My best of #throughglass in 2014

Google Glass recently asked its Glass Explorers to share their favorite #throughglass pictures from 2014 so they could share what everyone has been up to.

I had a tough time narrowing down some of the great shots afforded to me because I was wearing Glass this past year, and I don’t think I could choose just one. So, here were the three choices I submitted:

A shot taken on St. John, USVI, during a family vacation. It symbolizes a favorite memory and a window onto the world that Glass provides all of its users.

A shot taken on St. John, USVI, during a family vacation. It symbolizes a favorite memory and a window onto the world that Glass provides all of its users.

A shot of the Grand Hotel on Mackinac Island, Michigan, which demonstrates Glass' ability to capture a spur-of-the moment picture with its wide-angle lens and great clarity, plus the ability to create a vignette with information about what is in the photo. I use that all the time to help document places where pictures are taken, as a sort of "place stamp."

A shot of the Grand Hotel on Mackinac Island, Michigan, which demonstrates Glass’ ability to capture a spur-of-the moment picture with its wide-angle lens and great clarity, plus the ability to create a vignette with information about what is in the photo. I use that all the time to help document places where pictures are taken, as a sort of “place stamp.”

A shot of my wife, Jessi, atop a frozen Grand Haven Lighthouse in Grand Haven, Michigan last winter. Due to the extreme cold and the very slippery conditions, this is a picture I probably would not have attempted with a camera or even a mobile phone. It is a great example of Glass' hands-free capabilities for documenting a moment in time.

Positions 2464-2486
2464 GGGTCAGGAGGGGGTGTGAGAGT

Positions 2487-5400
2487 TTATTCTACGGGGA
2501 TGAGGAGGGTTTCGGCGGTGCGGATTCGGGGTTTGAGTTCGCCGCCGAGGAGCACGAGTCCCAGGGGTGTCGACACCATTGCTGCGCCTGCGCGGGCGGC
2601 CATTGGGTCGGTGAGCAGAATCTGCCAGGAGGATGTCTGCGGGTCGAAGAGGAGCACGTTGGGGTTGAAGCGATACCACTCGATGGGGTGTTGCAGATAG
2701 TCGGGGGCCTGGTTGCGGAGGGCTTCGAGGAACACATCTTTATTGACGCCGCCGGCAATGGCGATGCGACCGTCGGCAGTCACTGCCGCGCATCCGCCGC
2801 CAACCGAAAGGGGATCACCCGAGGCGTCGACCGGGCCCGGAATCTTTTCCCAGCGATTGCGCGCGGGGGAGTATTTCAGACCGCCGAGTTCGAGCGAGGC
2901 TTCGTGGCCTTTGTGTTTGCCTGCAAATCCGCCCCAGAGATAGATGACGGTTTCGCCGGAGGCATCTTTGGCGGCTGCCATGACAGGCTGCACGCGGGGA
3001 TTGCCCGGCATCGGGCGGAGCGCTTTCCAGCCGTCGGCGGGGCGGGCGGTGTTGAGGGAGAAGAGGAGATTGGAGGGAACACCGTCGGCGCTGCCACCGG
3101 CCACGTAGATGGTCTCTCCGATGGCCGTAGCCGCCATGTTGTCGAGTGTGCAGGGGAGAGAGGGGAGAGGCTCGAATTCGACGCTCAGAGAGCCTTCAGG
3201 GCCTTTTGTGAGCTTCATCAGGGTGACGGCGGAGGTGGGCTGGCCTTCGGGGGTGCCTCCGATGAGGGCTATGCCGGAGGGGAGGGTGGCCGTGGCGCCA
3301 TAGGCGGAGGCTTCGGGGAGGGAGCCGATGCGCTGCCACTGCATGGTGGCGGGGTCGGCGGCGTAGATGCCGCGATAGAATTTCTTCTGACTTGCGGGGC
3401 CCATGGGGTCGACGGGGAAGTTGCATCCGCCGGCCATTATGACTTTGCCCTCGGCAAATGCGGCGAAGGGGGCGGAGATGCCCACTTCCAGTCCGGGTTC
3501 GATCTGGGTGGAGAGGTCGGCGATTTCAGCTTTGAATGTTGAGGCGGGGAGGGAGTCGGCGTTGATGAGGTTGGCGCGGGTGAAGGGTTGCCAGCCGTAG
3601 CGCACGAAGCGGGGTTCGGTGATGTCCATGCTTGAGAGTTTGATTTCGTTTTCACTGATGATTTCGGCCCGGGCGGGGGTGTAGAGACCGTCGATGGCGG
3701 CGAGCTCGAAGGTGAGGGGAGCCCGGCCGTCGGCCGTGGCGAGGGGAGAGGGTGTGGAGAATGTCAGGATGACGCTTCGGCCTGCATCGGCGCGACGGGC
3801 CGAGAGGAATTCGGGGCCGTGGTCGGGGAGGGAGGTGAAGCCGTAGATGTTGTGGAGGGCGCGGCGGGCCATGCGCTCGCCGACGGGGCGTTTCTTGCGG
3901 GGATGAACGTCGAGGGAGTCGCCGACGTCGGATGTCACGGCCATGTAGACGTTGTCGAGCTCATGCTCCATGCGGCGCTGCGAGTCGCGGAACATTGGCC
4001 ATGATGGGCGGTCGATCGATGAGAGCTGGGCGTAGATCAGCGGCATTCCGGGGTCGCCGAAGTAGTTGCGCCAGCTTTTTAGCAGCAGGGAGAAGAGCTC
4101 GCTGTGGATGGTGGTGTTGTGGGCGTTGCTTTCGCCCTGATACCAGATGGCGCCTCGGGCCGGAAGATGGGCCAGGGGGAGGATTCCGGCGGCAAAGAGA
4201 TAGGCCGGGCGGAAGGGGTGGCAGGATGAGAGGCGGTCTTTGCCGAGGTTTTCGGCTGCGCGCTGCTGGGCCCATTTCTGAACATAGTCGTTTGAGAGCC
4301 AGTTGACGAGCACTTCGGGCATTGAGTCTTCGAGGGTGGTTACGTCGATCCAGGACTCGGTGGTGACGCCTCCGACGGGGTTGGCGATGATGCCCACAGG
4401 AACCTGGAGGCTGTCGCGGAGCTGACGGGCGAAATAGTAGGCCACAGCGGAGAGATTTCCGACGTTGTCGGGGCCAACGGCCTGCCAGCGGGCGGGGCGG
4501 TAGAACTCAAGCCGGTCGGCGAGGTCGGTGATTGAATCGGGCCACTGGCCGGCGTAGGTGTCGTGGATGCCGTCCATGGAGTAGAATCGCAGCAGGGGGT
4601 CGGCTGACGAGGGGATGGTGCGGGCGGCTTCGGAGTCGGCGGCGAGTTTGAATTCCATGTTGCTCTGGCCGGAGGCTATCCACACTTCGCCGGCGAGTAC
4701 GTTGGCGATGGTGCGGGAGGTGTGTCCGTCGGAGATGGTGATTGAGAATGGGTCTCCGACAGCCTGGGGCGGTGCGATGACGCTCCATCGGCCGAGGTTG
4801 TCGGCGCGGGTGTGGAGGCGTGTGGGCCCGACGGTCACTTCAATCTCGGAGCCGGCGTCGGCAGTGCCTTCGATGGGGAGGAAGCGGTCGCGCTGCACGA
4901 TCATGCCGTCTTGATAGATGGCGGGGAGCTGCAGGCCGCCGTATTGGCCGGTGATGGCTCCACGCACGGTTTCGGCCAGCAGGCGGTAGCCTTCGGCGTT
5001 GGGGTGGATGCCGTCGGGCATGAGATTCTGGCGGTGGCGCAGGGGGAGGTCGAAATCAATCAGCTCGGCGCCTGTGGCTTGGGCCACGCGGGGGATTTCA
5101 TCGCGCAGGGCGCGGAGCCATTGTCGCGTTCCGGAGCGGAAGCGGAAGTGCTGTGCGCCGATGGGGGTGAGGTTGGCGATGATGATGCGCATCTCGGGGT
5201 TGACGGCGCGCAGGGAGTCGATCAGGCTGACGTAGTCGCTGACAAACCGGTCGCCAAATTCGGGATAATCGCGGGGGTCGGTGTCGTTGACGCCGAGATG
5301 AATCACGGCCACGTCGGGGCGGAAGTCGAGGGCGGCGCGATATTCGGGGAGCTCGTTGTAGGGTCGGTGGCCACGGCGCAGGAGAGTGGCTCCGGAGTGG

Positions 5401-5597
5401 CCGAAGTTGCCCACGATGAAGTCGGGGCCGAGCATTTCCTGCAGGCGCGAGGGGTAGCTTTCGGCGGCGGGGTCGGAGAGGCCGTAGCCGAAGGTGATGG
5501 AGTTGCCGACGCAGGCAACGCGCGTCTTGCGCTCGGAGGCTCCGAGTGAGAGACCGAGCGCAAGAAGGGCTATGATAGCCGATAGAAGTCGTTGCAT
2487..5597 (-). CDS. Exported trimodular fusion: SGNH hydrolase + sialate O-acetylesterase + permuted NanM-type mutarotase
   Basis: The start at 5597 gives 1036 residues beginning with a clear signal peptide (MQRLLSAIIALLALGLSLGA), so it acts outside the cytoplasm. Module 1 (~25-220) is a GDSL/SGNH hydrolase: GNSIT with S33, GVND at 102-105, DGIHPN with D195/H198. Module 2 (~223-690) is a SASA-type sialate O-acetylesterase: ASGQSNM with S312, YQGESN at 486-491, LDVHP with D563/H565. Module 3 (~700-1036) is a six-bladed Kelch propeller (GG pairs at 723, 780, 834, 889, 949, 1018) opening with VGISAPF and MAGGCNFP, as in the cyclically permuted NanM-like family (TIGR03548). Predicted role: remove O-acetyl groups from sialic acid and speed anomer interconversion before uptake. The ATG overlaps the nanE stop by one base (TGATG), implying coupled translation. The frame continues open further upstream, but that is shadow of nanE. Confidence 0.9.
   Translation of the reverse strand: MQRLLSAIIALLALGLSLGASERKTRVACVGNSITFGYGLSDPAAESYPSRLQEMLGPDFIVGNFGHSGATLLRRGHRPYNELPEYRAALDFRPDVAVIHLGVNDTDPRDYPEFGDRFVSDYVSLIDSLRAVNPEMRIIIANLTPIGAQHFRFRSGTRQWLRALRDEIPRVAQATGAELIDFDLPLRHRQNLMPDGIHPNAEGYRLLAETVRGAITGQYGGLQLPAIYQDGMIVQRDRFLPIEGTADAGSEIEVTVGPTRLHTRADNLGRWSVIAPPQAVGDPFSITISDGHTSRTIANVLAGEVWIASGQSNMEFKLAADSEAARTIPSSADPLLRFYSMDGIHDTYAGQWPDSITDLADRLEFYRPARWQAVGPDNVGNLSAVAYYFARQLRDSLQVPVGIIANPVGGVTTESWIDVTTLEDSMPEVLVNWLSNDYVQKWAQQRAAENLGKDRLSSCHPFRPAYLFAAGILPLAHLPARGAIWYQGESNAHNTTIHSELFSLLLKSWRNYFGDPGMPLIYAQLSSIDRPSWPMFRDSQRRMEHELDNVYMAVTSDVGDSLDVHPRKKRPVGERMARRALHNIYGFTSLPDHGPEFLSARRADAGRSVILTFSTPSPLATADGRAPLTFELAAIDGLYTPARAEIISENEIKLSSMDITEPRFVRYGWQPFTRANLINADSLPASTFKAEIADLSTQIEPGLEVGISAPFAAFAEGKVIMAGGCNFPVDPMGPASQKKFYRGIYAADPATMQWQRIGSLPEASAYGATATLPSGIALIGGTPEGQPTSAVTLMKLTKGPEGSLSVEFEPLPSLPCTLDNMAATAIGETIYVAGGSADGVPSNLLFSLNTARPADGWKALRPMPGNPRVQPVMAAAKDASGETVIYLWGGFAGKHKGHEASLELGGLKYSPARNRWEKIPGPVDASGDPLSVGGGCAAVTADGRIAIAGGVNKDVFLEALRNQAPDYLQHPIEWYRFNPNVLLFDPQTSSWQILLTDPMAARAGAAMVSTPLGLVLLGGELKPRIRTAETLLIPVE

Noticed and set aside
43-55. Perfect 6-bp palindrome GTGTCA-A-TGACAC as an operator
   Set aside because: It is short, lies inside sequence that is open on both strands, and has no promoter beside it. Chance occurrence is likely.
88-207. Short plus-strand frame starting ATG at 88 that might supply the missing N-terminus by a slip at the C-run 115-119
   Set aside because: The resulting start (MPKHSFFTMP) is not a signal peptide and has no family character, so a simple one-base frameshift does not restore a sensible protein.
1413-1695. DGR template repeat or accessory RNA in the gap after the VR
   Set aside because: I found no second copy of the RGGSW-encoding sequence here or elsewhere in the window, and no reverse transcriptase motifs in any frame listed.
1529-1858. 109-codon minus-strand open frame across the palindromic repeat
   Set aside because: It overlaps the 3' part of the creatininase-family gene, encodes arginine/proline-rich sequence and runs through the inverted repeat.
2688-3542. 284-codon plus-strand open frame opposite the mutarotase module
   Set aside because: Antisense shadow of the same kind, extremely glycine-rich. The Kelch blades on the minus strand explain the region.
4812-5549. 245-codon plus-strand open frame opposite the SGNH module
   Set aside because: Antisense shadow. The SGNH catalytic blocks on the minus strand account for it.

A shot of my wife, Jessi, atop a frozen Grand Haven Lighthouse in Grand Haven, Michigan last winter. Due to the extreme cold and the very slippery conditions, this is a picture I probably would not have attempted with a camera or even a mobile phone. It is a great example of Glass’ hands-free capabilities for documenting a moment in time.

Advertisements
Link

Vignettes on Google Glass is one of my favorite features.

image

You can help document everyday history

How many times have you wandered past a building on your way to and from work or while walking around on your lunch hour and just considered it another routine place along your route? If you’re like me, you would probably answer “every day.” Well, thanks to Wikipedia, I’ve discovered that in downtown Lansing, my routes include everyday history.

As part of its continuing quest to improve itself, Wikipedia is now encouraging people to upload photos of buildings that are on the U.S. National Register of Historic Places. I decided to check if there were any in Lansing that were missing photos to see if I could help out. What I found out was a lot of places in that city are on the registry, including a few I never considered.

Below, I’ve posted some of the photos I’ve submitted so far. Not only am I helping Wikipedia and the many people who rely on its databases, but I’m learning a lot about what until now has simply been passed by as a local building and not a moment in time.

If you’re interested in helping Wikipedia out, go to the Wiki Loves Monuments page and search for what piece of everyday history might be right around the corner from you.

Mutual Building, 208 N. Capitol Avenue

Masonic Temple, 217 S. Capitol Avenue

Lansing Woman’s Club, 118 W. Ottawa

First Baptist Church, 227 N. Capitol Avenue